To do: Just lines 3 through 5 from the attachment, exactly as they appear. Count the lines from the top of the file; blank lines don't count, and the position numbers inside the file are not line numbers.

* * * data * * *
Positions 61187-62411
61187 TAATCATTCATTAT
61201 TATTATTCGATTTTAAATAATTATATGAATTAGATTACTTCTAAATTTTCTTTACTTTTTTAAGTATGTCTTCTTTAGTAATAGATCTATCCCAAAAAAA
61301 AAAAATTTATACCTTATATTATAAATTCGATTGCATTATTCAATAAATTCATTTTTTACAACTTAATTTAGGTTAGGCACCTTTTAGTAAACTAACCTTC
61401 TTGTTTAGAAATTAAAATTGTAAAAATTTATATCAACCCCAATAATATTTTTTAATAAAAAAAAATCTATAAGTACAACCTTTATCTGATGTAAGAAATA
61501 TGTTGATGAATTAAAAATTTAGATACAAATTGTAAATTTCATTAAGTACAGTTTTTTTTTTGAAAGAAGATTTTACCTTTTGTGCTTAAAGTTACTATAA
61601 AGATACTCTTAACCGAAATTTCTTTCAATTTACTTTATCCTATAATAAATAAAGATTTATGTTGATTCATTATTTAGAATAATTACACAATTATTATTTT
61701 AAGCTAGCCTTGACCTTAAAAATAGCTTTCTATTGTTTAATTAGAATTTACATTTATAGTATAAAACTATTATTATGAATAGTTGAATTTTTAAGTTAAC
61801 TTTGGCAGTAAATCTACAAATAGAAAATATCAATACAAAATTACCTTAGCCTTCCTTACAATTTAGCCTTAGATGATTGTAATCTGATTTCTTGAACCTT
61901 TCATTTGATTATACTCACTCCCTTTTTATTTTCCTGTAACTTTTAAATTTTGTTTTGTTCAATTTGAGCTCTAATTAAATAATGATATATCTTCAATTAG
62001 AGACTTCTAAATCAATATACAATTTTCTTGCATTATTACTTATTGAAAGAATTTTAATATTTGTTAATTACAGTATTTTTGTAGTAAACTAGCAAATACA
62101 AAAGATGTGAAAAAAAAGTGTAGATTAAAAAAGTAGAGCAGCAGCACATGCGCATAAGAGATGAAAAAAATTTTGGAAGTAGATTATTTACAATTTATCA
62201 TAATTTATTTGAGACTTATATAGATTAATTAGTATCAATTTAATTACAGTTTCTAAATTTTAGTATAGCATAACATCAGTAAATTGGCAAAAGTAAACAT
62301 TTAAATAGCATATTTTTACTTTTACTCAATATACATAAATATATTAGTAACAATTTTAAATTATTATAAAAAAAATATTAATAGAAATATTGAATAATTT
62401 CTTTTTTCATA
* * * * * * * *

61201 TATTATTCGATTTTAAATAATTATATGAATTAGATTACTTCTAAATTTTCTTTACTTTTTTAAGTATGTCTTCTTTAGTAATAGATCTATCCCAAAAAAA
61301 AAAAATTTATACCTTATATTATAAATTCGATTGCATTATTCAATAAATTCATTTTTTACAACTTAATTTAGGTTAGGCACCTTTTAGTAAACTAACCTTC
61401 TTGTTTAGAAATTAAAATTGTAAAAATTTATATCAACCCCAATAATATTTTTTAATAAAAAAAAATCTATAAGTACAACCTTTATCTGATGTAAGAAATA